Fry the chicken (I start with the legs, they take longer) in batches, depending on the space you have in your fryer. Don’t crowd. Your cooking time will vary, you want an internal temp of 165 F so it can take a few minutes. If your coat is getting too dark too fast don’t be afraid to pull the chicken out out of the oil and finish them in an oven. You can do all all of this ahead and simply rewarm when you are ready to serve.
For the sauce:
Thinly slice the lemons and garlic. Coat with olive oil and these out in a thin layer on a baking sheet, Place rosemary on top and broil on high heat for just a minute or so, start to char the lemons but don’t burn.
Transfer the lemon mix to a small pot and add the wine. Cook down until the wine is also completely evaporated. Add stock and capers and simmer for about ten minutes. You can strain this if you like. When ready to serve, bring to a boil and add cream at the very end. This can be as little as a splash, or as much as you like, depending on your tolerance for bitterness. Also, the more cream, the more fat. The more fat the less the sauce will soften the chicken coating.
Approx 1 lbs popped corn
1-1 ½ cups chicken broth
Pancake Mix of your choice
Grated parm, ¼ cup or more to your taste.
Pour hot chicken stock over the popcorn and allow it to hydrate. Press the corn mush through a mesh strainer to remove the unpopped kernels.
Gradually add small amounts of pancake mix to this “corn milk” until you have a thick, barely pourable batter. Add cheese. Cook batter in batches in your waffle iron. But what if you don’t have a waffle iron? Well, that’s it for you then. Enjoy your raw batter, suckers. Or cook it like pancakes.
This is a pretty straight-up dish, mostly! I wanted the bulk of it, a beef and red wine stew essentially to be approachable (like satanic hippies!) to make the one “special” ingredient a little less frightening.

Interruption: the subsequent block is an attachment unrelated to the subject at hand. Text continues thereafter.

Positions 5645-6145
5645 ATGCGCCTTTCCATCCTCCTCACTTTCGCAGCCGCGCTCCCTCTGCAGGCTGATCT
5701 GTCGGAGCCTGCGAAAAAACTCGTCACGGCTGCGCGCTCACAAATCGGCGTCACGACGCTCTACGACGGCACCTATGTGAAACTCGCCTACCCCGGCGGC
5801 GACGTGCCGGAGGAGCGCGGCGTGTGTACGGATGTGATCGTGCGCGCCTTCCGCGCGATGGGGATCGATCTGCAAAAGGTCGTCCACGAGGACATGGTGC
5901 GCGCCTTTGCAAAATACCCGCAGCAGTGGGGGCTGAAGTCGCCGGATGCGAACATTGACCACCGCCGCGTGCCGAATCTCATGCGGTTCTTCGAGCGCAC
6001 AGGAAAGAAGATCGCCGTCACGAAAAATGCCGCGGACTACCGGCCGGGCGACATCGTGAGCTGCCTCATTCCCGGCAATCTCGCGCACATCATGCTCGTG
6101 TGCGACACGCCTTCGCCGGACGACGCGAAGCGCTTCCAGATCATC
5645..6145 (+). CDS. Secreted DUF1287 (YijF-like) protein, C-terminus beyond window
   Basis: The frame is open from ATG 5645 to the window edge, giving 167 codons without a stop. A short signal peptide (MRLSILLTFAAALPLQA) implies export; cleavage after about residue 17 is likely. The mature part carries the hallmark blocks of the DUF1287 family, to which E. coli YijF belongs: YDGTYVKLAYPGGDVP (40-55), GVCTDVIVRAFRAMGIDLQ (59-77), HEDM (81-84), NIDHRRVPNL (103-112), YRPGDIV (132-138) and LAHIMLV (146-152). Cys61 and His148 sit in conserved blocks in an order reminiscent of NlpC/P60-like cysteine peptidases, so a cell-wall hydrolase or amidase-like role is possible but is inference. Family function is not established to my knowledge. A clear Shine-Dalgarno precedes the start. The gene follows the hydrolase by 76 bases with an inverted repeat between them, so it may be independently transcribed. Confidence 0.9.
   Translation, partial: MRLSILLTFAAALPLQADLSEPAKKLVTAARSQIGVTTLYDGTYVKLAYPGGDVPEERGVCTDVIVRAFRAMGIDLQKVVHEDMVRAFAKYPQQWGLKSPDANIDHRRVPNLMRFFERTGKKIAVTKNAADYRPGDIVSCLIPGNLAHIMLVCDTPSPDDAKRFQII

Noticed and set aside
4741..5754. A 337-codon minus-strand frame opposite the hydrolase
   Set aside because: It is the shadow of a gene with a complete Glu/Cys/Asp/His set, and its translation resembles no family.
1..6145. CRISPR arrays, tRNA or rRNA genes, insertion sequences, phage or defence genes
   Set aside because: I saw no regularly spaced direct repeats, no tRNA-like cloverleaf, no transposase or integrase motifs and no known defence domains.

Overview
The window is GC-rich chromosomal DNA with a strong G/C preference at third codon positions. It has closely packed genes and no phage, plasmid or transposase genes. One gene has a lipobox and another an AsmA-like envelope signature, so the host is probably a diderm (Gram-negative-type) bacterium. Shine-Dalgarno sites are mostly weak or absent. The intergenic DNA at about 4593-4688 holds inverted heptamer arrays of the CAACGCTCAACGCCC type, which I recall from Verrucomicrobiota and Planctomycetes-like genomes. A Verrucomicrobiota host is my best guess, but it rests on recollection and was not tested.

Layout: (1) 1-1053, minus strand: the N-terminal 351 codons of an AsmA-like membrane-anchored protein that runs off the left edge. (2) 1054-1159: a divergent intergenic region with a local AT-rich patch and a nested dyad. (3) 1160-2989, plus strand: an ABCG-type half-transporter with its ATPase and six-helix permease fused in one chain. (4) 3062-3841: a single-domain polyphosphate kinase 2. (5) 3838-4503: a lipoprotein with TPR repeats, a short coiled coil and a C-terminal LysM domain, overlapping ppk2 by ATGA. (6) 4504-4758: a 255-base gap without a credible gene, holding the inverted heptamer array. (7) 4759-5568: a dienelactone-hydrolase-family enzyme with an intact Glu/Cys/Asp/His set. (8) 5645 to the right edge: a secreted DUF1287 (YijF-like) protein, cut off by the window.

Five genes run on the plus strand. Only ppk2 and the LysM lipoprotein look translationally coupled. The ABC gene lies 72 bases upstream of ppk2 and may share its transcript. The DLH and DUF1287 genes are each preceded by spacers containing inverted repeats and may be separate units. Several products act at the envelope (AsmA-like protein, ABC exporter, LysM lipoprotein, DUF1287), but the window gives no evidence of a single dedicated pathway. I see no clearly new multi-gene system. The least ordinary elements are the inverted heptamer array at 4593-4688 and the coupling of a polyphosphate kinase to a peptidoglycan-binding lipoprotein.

2 lbs Stewing Beef (use your favourite cut, I used sirloin tip)
1/2 cup finely diced onion
1/2 cup finely diced carrot
2 tbs minced garlic
1 cup (ahem) red wine
1 cup or more beef stock
1/2 cup beef or pork blood (check your butcher, or Asian Grocery)
Salt/pepper/whatever herbs float your boat
Brown the beef in an even, well spaced layer pan or skillet. Start with high heat, then drop your burner down. Move and turn the beef as little as possible, you want all sides to get dark and crispy. Don’t be a chicken, push it to limit of burning!
When dark, remove the beef, add all veg, and saute for a couple of minutes, until the carrots start to get soft and the onions start to go clear. Return the meat to the pan. Add the wine (bit of salt too) , raise the heat and let the wine cook down until it is like a thin syrup. Add the stock. Let this simmer until the meat is tender, could be 20 min, could be an hour, hey, do I look like your frick’n butcher?
When ready to serve, make sure the pot temp is just short of bubbling. Drizzle in the blood a bit at a time, stirring it in well between additions. Don’t let it boil or you will be on a one way train to Clumpseville. Your sauce should thicken and get an intense shine to it very quickly. Serve at once. Yeah at once I said, get the hell off your phone and set the damn table!
Cheater’s Puff Pastry
This is a quick way to get a crunchy/airy tart topping when you are in a pinch.
6 flour Tortillas
Butter (as much as you need)
With a cheese grater, spread a layer of butter on one side of each tortilla. Layer the tortillas in a stack and wrap in plastic. Whack the hell out of the stack with a rolling pin until it is flat. Chill until ready to bake.
Bake on a sheet at about 350 for roughly 15 minutes, or until it rises, puffs and turns a brown colour you can live with.